Sep 18 2019
Not too long ago, every celebrity and their B-list best friend was launching a perfume à la Curious by Britney Spears—which Harper’s Bazaar reports has sold well over 500 million bottles since its 2004 launch. But while a fragrance still comes out with an A-lister attached every now and then, more celebrities are betting on the beauty industry trying to get their name into Gen Z & Millennial bathrooms. The shift makes sense: Young consumers’ interest in makeup and skincare is booming. Nasdaq calls the cosmetic industry’s outlook “radiant” and notes that skin care “is a major driver.” Nearly nine in ten 13-36-year-old females told us in our Wellness Intensified trend that skincare is important to them, and the demos’ routines have an average of four steps (aka four products). One-third even say they’re spending more on skincare in the past year.
Rihanna and Kylie Jenner were some of the first mainstream celebrities to take advantage of this shift in spend and create brands that have set the bar for the rest of the industry. Rihanna ushered in the era of 40-shade-plus foundation ranges with Fenty Beauty, and Jenner’s Kylie Cosmetics won over young consumers looking to copy the celebrity’s famous pout. Both brands made Gen Z & Millennials’ list of hottest beauty brands, and swept the top three spots of up-and-coming beauty brands they’re excited to try, according to YPulse’s youth brand tracker.
Our celebrities & influencers survey indicates that Rihanna and Jenner can thank the Influencer Effect, paired with the beauty world boom, for their success: 30% of Gen Z & Millennial females would buy a product that a Hollywood celebrity or musician recommended, and 23% would buy one recommended by an online celebrity. Over half say they would buy a product that a celebrity created.
The rest of the red carpet isn’t letting the opportunity to connect with and sell to young fans pass them by. A slew of celebrity makeup and skincare brands are being launched, and soon beauty lines will take the place of celebrity perfumes for Gen Z. Lady Gaga just launched her Haus Laboratories cosmetics company, per The Cut, which focuses on bold looks and takes a cue from Fenty Beauty by being inclusive. Gaga also made headlines by launching on Amazon Prime (which have been making inroads into the beauty space themselves), letting fans pre-order products on Prime Day—and they’re finally shipping, per Elite Daily. Stranger Things’s Millie Bobby Brown ‘leggo her Eggo long enough to create a “clean” skincare line that caters to teens, thanks to help from brand incubator Beach House Group, according to Glossy. Her line is already available in Ulta, Target, and, of course, online, where it’s selling out fast. Both are tapping their fans to build hype on social media (though Brown had a misfire on that front). And according to Vogue, the launch of Victoria Beckham Beauty is right around the corner, building off of the success she’s seen with her Estée Lauder capsule collections.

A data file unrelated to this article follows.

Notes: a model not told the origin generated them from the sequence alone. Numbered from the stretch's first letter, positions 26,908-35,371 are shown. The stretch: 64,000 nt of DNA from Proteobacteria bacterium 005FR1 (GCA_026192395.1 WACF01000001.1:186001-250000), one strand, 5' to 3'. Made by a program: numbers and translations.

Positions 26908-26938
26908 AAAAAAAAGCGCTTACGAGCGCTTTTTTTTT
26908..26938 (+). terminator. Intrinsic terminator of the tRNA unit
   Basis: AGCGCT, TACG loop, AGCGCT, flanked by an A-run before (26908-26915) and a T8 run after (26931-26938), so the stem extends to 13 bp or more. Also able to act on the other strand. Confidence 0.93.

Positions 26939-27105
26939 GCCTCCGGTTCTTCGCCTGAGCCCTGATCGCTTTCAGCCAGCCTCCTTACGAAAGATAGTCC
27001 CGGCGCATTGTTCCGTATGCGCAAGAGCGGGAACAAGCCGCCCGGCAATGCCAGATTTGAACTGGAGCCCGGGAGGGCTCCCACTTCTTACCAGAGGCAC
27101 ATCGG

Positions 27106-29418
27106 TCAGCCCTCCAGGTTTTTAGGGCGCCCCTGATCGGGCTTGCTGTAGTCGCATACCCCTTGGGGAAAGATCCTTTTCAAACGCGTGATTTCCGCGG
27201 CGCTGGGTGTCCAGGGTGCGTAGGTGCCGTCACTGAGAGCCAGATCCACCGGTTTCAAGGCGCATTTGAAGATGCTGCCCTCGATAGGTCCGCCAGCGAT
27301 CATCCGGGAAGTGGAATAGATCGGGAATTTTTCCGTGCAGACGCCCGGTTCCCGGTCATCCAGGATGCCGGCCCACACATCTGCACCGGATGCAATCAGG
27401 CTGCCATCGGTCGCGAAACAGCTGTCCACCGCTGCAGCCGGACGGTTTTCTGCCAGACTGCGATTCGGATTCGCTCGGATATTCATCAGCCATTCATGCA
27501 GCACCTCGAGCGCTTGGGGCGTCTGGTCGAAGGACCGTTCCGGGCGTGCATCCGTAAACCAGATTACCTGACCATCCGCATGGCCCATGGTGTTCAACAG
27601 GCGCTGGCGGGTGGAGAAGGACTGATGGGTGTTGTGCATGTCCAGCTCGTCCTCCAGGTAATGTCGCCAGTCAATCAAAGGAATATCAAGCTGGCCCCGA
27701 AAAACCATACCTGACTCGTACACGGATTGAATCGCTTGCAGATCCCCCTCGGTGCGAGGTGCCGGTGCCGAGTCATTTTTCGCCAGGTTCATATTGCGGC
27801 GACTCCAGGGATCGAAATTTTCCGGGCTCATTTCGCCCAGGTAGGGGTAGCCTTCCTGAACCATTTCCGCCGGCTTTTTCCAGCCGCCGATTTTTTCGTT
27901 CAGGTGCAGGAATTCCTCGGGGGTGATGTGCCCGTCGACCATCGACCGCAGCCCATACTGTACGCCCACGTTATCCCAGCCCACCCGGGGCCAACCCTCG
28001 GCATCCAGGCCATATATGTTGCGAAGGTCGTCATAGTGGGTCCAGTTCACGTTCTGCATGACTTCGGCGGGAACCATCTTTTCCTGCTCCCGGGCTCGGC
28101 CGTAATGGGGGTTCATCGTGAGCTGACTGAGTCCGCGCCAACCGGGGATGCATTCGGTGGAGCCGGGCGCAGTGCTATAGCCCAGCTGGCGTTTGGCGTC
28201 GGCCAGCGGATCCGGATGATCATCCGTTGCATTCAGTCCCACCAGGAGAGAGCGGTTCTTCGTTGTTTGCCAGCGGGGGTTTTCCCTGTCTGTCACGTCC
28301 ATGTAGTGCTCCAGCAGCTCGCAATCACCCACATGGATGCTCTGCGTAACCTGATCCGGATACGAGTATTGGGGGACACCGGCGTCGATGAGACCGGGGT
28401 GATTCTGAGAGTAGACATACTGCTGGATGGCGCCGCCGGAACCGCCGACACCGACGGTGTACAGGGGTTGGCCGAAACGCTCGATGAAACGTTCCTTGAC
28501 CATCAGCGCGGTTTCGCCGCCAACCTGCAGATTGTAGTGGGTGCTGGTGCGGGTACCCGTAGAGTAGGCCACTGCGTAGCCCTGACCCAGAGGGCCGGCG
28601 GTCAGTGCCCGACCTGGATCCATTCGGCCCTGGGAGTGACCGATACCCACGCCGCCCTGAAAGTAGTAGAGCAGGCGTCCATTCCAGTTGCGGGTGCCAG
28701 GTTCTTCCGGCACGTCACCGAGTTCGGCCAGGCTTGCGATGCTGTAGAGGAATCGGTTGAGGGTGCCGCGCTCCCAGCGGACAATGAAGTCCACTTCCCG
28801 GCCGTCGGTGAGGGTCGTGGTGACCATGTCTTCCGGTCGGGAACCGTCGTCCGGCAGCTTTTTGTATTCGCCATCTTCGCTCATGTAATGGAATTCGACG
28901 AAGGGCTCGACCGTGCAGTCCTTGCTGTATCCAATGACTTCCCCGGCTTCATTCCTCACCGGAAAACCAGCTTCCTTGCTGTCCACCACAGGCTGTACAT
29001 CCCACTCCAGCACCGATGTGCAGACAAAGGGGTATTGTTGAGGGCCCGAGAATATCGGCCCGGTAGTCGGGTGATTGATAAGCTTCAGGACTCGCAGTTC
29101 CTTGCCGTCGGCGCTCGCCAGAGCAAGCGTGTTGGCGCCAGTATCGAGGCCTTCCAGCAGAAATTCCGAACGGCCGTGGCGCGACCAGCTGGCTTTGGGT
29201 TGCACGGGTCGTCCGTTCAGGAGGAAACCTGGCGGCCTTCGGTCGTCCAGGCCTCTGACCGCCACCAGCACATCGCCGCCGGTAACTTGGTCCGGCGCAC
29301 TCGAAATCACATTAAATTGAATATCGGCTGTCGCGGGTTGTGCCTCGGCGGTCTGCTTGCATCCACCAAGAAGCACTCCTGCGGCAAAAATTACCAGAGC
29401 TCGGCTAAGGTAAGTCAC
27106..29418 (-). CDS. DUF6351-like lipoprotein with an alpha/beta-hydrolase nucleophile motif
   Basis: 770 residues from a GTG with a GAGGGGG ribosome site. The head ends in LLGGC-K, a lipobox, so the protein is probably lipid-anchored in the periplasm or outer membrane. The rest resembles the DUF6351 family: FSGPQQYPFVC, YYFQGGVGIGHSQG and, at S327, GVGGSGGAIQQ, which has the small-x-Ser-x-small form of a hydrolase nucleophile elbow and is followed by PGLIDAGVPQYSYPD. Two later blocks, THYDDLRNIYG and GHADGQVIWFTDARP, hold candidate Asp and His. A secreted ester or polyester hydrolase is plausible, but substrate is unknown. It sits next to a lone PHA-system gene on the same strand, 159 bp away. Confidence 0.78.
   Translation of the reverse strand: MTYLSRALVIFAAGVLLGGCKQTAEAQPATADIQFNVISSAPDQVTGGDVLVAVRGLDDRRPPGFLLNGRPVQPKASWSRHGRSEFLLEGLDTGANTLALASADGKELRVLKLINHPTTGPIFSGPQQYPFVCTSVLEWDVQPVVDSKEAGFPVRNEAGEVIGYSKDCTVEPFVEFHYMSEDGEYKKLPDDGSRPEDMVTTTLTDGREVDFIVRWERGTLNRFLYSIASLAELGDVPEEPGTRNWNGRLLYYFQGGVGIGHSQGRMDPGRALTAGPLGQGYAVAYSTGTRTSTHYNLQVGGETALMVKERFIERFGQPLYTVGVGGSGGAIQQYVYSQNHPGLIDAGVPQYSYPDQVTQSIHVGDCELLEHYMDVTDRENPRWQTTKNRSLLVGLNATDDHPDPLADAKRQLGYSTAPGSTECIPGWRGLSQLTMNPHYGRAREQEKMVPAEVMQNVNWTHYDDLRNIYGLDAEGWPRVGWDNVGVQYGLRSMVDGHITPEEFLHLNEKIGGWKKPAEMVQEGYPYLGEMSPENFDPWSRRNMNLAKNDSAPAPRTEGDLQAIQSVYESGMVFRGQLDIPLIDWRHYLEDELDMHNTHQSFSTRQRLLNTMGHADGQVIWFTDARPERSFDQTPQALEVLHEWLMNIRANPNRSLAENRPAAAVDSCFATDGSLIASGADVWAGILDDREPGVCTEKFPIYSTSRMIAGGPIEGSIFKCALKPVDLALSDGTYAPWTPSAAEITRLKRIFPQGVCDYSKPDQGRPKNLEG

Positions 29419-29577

And those are just the confirmed celebrity lines—there are far more in the works. The entire internet was shook up when WWD reported that Ariana Grande had trademarked “Thank U, Next” for a body care line. (Though the first product she dropped was, yes, a perfume.)
Hailey Bieber has also reportedly filed a trademark for “Bieber Beauty” which will sell “beauty and cosmetic products,” and Ciara announced at Beautycon that starting a line is “inevitable” for her, according to Paper Mag. This July, Selena Gomez trademarked her own name for a beauty product range, per Refinery 29, along with a description of what the company will sell: “fragrances, cosmetics, skin-care preparations, hair-care preparations, soaps, moisturizers and essential oils.” Another famous singer is making money moves: Cardi B says that a makeup line will be here “very soon,” reports Teen Vogue, following the viral success of her Tom Ford lipstick collab.
Then there’s Kim Kardashian-West, who, Dazed Beauty reports is predicting that the future of celebrity beauty brands will last at least a few years, because she filed trademarks for all four of her young children to have skincare, beauty, haircare, and more brands whenever they’re ready—or at least out of diapers. If there’s one thing the Kardashian-Jenners can be counted on to predict, it’s what young consumers will be buying next. Whether a brand lives in the beauty aisle or not, self-care and wellness are the spaces to be in right now to connect with Gen Z & Millennial shoppers, and celebrities are leading the way.
As the celebrity beauty wave grows, big beauty brands are increasingly tapping stars to be more than just faces in ads. L’Oreal Paris has released a Camila Cabello capsule collection they say is inspired by “the natural beauty of her hometown, Havana, as well as her own (extremely covetable) look.” This month, Nudestix (which Refinery29 calls a “Gen-Z beauty brand”) released a six-piece vegan makeup collection by Hillary Duff, who is an investor in the brand. In both cases, the celebrity in question was reportedly heavily involved in the creation of the lines.
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